5. Since Group Policy automatically updates computers after being linked to the OU, the settings in the Group Policy Object will configure the target computer(s) within a few hours of being linked to the OU.
  6. SCM comes with Desired Configuration Management (DCM) packs which contain information about what the original security settings were.
  7. Using System Center Configuration Manager (SCCM) an audit report can be created that keeps track of the computer security settings tying back to the original security file created by SCM. (There has also been a promise that this task can be done manually, without SCCM, but not enough testing has been done to prove this capability exists. Future articles will go into depth on how to install, configure, deploy, and audit using SCM.)

Previous technology to SCM

To this point, there have been many technologies that attempt to complete what SCM does, but none that really come close. Even if the historical technologies were spliced together, they would not equal what SCM accomplishes in one solution. The technologies that Microsoft has delivered in the past to help configure security on Windows operating systems include: security templates, Security Configuration Wizard (SCW), and custom INF security settings that could be imported into a Group Policy Object.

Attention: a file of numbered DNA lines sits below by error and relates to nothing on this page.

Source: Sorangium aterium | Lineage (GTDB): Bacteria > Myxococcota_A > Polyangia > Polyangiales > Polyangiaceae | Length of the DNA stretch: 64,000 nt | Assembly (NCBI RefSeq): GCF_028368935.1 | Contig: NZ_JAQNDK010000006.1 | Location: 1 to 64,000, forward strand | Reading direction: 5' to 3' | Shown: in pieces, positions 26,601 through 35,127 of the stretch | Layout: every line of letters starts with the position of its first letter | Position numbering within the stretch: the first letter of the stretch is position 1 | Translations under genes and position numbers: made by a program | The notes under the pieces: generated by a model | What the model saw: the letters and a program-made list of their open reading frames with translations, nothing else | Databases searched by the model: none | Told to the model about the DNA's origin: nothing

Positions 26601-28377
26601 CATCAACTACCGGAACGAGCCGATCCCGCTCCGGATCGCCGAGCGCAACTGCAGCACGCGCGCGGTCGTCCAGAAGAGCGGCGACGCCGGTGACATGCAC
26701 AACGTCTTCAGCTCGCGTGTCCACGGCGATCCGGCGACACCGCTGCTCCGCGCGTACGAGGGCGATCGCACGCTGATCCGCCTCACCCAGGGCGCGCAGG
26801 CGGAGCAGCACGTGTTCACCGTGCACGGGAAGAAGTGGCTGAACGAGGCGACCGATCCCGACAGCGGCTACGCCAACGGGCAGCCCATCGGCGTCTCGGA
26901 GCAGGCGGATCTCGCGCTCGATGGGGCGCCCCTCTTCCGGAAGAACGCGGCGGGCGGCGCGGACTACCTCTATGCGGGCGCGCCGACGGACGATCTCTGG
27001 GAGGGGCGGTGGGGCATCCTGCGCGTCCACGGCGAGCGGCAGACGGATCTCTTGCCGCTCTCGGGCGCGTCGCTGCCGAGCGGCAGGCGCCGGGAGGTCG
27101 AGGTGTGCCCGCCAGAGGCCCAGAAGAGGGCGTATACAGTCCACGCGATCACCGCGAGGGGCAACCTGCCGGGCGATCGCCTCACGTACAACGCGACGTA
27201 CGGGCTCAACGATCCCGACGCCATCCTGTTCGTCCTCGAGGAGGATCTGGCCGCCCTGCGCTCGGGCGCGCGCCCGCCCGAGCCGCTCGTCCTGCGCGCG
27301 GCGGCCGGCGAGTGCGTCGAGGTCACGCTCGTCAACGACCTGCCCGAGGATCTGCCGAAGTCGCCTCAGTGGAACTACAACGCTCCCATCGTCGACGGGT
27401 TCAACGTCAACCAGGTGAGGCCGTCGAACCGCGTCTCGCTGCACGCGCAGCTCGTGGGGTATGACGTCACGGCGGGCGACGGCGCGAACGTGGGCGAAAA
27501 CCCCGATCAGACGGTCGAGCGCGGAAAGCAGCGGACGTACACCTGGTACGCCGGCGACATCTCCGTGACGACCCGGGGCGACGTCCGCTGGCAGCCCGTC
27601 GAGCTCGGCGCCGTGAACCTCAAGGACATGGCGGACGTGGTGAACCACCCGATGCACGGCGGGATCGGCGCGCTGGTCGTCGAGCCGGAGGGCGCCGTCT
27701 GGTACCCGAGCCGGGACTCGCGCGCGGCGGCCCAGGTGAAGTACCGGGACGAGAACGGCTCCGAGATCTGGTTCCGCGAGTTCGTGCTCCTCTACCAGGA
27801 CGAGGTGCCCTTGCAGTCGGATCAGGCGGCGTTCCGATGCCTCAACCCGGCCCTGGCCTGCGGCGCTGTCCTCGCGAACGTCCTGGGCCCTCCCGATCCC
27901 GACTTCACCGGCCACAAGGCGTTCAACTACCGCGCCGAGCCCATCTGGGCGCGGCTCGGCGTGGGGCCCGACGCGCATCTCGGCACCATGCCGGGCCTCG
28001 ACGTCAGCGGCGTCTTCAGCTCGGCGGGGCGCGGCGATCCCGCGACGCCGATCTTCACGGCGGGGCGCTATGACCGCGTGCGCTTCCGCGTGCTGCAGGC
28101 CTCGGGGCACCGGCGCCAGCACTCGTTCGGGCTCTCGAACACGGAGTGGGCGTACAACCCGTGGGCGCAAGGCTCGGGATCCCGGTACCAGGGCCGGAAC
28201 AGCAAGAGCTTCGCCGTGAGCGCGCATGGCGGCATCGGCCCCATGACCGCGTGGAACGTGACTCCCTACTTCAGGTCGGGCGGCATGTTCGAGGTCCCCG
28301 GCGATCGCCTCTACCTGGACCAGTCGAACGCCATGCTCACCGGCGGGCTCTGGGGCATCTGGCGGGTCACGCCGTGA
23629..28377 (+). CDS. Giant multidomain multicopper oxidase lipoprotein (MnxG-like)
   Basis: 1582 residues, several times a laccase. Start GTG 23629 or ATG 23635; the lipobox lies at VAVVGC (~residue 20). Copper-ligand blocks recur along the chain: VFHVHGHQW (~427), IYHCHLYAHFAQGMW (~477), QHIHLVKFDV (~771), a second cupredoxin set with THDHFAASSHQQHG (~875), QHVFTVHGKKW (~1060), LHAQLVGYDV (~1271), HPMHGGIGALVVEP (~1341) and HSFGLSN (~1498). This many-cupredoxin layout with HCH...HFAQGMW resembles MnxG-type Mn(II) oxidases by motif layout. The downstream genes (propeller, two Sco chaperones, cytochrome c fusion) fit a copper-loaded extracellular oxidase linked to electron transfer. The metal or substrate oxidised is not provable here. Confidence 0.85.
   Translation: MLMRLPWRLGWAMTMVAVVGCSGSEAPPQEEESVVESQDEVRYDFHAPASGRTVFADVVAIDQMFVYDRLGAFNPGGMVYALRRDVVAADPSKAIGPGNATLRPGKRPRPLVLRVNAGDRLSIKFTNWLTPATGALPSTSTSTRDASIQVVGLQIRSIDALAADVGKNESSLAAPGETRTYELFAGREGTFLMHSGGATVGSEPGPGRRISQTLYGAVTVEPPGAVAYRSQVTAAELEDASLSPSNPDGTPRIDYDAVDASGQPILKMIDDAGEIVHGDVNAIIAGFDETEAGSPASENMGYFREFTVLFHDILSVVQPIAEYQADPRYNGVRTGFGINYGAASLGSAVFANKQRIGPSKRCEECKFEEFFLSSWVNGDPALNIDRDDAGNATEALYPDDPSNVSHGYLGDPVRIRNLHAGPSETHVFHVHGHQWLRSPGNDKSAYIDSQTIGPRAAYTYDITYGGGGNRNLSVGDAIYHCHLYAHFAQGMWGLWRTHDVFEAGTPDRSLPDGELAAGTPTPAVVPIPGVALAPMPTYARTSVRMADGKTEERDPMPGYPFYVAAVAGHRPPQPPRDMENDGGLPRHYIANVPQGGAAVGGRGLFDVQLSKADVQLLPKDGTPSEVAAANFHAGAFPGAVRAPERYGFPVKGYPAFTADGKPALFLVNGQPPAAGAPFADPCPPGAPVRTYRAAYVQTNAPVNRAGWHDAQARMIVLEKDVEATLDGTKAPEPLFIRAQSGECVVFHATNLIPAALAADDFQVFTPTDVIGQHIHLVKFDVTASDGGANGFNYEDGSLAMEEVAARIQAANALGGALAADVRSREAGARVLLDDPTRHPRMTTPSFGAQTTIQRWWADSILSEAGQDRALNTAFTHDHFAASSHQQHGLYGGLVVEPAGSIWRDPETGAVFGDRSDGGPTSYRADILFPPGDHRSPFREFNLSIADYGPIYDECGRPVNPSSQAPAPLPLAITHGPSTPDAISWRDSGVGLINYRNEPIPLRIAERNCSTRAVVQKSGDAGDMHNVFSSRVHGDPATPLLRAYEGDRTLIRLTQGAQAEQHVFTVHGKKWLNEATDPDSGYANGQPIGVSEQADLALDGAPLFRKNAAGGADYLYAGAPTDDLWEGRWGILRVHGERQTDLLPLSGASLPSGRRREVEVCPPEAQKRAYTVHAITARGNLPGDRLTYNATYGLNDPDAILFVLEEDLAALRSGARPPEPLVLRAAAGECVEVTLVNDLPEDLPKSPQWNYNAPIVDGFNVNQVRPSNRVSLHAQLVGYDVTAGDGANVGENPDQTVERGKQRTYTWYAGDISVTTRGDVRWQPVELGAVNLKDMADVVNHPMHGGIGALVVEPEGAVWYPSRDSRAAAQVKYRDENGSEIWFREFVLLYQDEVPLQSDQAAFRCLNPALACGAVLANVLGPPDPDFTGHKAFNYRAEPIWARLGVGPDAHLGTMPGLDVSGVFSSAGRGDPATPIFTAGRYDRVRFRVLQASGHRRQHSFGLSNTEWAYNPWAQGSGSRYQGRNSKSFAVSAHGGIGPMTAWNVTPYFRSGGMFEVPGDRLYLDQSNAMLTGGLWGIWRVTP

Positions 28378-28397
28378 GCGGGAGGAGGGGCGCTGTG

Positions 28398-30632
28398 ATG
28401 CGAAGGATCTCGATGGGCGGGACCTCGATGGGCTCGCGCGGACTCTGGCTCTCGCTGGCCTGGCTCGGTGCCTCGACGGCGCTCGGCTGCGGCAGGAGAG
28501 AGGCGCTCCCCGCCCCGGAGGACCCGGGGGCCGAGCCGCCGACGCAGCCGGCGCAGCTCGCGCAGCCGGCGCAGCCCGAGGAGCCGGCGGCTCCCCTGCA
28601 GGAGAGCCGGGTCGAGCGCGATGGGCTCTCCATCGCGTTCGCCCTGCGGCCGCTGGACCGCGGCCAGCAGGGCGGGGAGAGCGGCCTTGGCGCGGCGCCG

Security templates have been around for a long time. These templates are text files that are stored with an INF extension. Microsoft has always delivered some of the security templates to you, and the SCM toolkit comes with some as well. These security templates have had names like securews.inf, hisecurews.inf, etc. A security template is just a portion of the security configurations that are available in a Group Policy Object. Figure 1 illustrates the interface for the security templates, which can be accessed using the Microsoft Management Console (MMC).

Figure 1: Security Template can be configured and created using the MMC interface